POND ISLAND, Sint Maarten – The Caribbean Public Health Agency (CARPHA) recently announced that the World Health Organization (WHO) has removed its Zika virus country classification scheme, which categorized most of the Caribbean territories as having active Zika virus transmission.
Minister of Tourism Affairs Stuart Johnson on Wednesday said this news is very much welcome especially as the region and Sint Maarten in particular heads into the high 2018-2019 tourist season.
CARPHA reported that the Zika virus transmission in the Caribbean had been interrupted for over 12 months, “or was at undetectable levels, thereby posing very little risk to residents and visitors to the Region.
“This was matched by data shared with CARPHA by Canada, the United Kingdom, Europe and the United States of America, which showed that no Zika had been detected for over 12 months in travelers returning from the Caribbean to their countries,” according to CARPHA information.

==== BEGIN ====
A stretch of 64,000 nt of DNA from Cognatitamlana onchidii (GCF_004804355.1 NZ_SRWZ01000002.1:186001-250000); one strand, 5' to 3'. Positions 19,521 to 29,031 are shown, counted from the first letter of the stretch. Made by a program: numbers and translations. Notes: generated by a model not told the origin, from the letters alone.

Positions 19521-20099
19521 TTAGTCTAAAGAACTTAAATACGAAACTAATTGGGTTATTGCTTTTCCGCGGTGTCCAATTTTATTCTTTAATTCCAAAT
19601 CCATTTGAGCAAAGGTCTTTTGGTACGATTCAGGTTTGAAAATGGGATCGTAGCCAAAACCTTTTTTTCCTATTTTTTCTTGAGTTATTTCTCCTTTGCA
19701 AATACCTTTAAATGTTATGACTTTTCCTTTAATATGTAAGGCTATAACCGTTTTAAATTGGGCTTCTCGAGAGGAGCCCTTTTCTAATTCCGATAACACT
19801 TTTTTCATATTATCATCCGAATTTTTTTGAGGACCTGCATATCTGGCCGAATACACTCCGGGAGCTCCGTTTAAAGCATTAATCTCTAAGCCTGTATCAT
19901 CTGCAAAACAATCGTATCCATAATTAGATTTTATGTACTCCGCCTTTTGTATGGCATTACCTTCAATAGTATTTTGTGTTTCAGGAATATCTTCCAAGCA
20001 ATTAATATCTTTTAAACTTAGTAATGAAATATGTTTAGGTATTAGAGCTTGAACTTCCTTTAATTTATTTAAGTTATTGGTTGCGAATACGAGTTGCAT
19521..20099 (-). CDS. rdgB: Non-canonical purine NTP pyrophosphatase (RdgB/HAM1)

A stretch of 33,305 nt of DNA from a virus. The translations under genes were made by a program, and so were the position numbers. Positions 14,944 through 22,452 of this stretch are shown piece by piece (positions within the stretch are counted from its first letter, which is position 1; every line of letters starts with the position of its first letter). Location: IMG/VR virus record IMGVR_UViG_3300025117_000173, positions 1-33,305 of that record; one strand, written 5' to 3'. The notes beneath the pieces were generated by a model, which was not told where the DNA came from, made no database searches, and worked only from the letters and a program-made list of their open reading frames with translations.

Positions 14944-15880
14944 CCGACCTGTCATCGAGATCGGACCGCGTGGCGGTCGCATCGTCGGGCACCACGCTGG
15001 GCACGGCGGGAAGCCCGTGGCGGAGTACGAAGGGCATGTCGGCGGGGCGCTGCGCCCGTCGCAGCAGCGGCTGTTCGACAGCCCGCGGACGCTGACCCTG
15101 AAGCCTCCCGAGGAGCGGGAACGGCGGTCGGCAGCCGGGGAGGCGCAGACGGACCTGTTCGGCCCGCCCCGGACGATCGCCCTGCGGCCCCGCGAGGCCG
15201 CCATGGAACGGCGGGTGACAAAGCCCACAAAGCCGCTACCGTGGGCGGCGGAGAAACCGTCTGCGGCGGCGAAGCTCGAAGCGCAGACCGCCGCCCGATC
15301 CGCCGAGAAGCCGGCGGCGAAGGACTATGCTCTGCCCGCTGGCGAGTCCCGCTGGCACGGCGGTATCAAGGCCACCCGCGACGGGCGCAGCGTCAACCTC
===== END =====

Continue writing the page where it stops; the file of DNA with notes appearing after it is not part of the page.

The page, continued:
The Caribbean Tourism Organization (CTO) and the Caribbean Hotel and Tourism Association (CHTA) took the lead of keeping CARPHA and WHO informed about the impact of Zika on the regional tourism sector.
The Caribbean is the most tourism-dependent region in the world.
“When Zika was at its height in the Region, there were a number of cancellations throughout the tourism sector across most if not all destinations. I am pleased that the classification of most Caribbean countries as Category 1 (having active Zika transmission) to Category 3 (having no Zika transmission) is no longer active.
“I would like to commend regional organizations such as CARPHA, CTO, and CHTA for their regional advocacy on behalf of tourism dependent destinations including Sint Maarten in achieving the removal of the classification system.
“This will without a doubt contribute to the safety image of the Region and have a positive impact on the Region and Sint Maarten in particular for the upcoming high tourist 2018-2019 season,” Minister of Tourism, Economic Affairs, Transport & Telecommunications Stuart Johnson said on Wednesday.